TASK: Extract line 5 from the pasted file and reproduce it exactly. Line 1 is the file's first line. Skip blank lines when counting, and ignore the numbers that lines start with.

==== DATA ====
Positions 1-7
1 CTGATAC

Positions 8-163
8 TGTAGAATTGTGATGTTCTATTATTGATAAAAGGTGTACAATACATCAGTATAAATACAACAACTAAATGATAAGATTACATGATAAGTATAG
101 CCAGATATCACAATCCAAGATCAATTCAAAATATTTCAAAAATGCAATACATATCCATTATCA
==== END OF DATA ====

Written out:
101 CCAGATATCACAATCCAAGATCAATTCAAAATATTTCAAAAATGCAATACATATCCATTATCA